The large contingent of military contractors in Afghanistan and Iraq led many pundits in Congress and the media to briefly call for “insourcing,” or giving these jobs to regular service members, especially after a few high-profile incidents. But such calls overlook the long history of military contractors.
According to many, that history really goes back to the 18th century, when field commanders dispensed with the large number of “camp followers” who accompanied campaigning armies. Prior to then, an “army” in the field might consist of only 10 to 20% soldiers, and the rest were servants, general laborers, and other individuals who made life out in the field, which was very rough, more palatable, especially for officers. Conscription and industrialization in the 19th century reinforced the emerging trend of making soldiers do their own non-combat work.
In the United States, the War Department/DoD began hiring significant numbers of contractors in the 1960s, and their proportion has varied greatly according to the army’s mission. In Vietnam, due to the long-term deployment, contractors accounted for about 16% of the fighting force. Fast forward to the Gulf War, where due to the limited mission and the participation of friendly Gulf State governments, contractors made up less than 2%. Subsequently, about half the American troops participating in the 1990s Balkan peacekeeping mission were contractors, not only because of the long-term deployment, but also to reduce the political fallout commonly associated with peacekeeping missions.
So, large contractor numbers are not really a recent innovation, but rather the continuation of a longstanding trend.
The Rise of U.S. Contractors
Up until Reconstruction following the Civil War, the U.S. government used military contractors in varying degrees, but the proportion usually hovered around 15%. Of course, it is hard to determine how many of these individuals were armed contractors, how many were strictly support personnel, and how many were a mixture of both (e.g. cooks who could also handle guns if the need arose).
Then, on May 4, 1886, the Pinkerton Detective Agency, along with some Chicago police officers, violently suppressed a labor demonstration near the city’s Haymarket Square. Eight people were killed, and the incident is remembered as May Day in many countries.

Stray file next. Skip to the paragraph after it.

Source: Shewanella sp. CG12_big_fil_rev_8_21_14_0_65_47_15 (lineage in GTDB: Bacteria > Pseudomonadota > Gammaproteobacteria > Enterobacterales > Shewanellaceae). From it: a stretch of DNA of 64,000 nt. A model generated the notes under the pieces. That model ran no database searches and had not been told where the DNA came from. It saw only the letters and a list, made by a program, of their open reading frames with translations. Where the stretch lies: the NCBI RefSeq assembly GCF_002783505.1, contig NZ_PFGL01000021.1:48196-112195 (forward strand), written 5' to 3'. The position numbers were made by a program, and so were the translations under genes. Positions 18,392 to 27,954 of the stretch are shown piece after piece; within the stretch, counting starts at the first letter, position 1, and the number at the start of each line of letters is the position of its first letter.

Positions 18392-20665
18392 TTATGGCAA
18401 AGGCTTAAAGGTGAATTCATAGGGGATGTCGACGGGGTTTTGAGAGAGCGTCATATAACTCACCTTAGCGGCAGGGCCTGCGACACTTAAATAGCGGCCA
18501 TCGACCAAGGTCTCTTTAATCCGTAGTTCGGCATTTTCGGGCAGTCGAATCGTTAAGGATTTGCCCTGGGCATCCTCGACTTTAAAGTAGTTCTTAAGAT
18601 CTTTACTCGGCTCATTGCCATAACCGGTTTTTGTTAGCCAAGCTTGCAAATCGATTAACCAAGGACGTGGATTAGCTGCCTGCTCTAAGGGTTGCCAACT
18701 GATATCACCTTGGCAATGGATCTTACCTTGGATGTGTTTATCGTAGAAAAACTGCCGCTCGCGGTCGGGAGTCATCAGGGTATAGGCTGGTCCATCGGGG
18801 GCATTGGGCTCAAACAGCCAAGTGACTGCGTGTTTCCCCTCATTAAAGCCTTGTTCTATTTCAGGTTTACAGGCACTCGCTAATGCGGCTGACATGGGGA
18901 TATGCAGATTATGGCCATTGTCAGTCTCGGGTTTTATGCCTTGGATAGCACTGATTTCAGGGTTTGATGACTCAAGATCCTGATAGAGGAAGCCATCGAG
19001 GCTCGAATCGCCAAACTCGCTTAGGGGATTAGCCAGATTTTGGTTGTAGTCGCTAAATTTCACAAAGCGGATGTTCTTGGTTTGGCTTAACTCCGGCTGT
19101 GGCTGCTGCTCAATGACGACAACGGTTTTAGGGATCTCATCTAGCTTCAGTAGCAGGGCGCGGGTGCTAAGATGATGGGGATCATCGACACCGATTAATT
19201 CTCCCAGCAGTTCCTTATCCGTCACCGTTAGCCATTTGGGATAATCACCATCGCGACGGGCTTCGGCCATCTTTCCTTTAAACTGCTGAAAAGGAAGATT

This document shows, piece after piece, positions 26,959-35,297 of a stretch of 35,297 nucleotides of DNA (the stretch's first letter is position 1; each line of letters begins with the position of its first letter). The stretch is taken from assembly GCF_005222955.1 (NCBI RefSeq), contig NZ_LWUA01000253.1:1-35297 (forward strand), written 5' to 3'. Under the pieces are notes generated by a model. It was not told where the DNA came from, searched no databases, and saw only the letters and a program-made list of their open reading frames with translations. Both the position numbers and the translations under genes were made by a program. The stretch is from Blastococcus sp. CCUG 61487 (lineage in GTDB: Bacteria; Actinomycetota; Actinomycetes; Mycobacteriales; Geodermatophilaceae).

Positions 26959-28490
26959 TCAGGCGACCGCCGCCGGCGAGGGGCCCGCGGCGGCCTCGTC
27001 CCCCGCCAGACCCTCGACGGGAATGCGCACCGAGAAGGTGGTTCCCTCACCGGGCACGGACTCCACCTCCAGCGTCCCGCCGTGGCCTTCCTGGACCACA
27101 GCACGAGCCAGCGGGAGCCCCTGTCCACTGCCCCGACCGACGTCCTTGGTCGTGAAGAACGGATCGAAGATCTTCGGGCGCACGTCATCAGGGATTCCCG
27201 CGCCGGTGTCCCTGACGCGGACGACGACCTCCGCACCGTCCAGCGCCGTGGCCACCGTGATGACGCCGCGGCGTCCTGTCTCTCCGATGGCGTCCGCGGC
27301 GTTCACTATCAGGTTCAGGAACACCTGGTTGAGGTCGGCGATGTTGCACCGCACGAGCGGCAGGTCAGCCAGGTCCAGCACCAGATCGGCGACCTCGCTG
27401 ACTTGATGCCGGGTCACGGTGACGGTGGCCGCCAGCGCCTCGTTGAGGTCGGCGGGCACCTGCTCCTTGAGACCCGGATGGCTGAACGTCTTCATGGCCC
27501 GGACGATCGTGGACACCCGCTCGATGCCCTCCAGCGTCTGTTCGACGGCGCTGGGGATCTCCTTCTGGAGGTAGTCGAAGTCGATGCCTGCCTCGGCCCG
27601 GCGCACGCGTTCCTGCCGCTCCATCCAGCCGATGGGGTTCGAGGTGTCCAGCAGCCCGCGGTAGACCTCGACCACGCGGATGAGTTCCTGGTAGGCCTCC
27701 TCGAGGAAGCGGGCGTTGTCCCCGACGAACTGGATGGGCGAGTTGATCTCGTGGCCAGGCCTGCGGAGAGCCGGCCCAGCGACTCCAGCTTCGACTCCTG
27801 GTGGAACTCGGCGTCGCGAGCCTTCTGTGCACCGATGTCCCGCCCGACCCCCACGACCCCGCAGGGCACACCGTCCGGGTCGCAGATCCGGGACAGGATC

Subsequently, in 1893, President Benjamin Harrison signed the Anti-Pinkerton Act, a law which targeted the Pinkertons but was broadly interpreted to include any other paramilitary organizations. The law forbids federal employment of any “individual employed by the Pinkerton Detective Agency, or similar organization.”
For the better part of a century, all contractors were pariahs. For example, the American Expeditionary Force in World War I had only 4% contractors, a stark reversal from 19th century conflicts. Contractor percentages began to rise in subsequent decades, as these individuals drove trucks, washed clothes, and performed other pure support tasks.
That changed in 1980, when the General Accounting Office issued a letter that ended the Anti-Pinkerton Act’s broad interpretation. “It, in our belief that a review of the Act’s legislative history. . .leaves no doubt but that whatever may have been the overriding policy considerations leading to enactment of this legislation almost 90 years ago, they do not have much, if any, bearing on the current practice of the Government in contracting for guard services,” according to GAO Special Counsel Milton Socolar.
In 1948, given the increasing use of military contractors, and the growing U.S. overseas presence, lawmakers passed the Defense Base Act. This law gives injured contractors access to the benefits they need to not only recover from injury, but also provide for their families while they are unable to work. However, just because these benefits are available does not mean that the insurance company gives them away.
First, the injury must occur in a war hazard area. In everyday terms, a “war zone” means a place where there is concerted enemy activity and bullets are flying. But for DBA purposes, a war hazard area is essentially any region where there is at least one DoD installation, no matter how big or small it is. Moreover, in some cases, contractors who work for some foreign governments are also eligible for DBA compensation.
Second, the injury must be related to the contractor’s employment. This rule is different from the one in workers’ compensation matters because in that context, the injury must occur at work and during work hours. But for DBA purposes, the victim must only show a nexus between injury and work, so for example, individuals who are ambushed on their way back to the barracks are still eligible for compensation.
Compensation in DBA cases includes money for lost wages and medical bills. Typically, both amounts are calculated from the date of injury, so in many cases, victims are entitled to retroactive benefits. Moreover, injured contractors can pick their own doctors.
To learn more about the compensation available, contact Barnett, Lerner, Karsen & Frankel.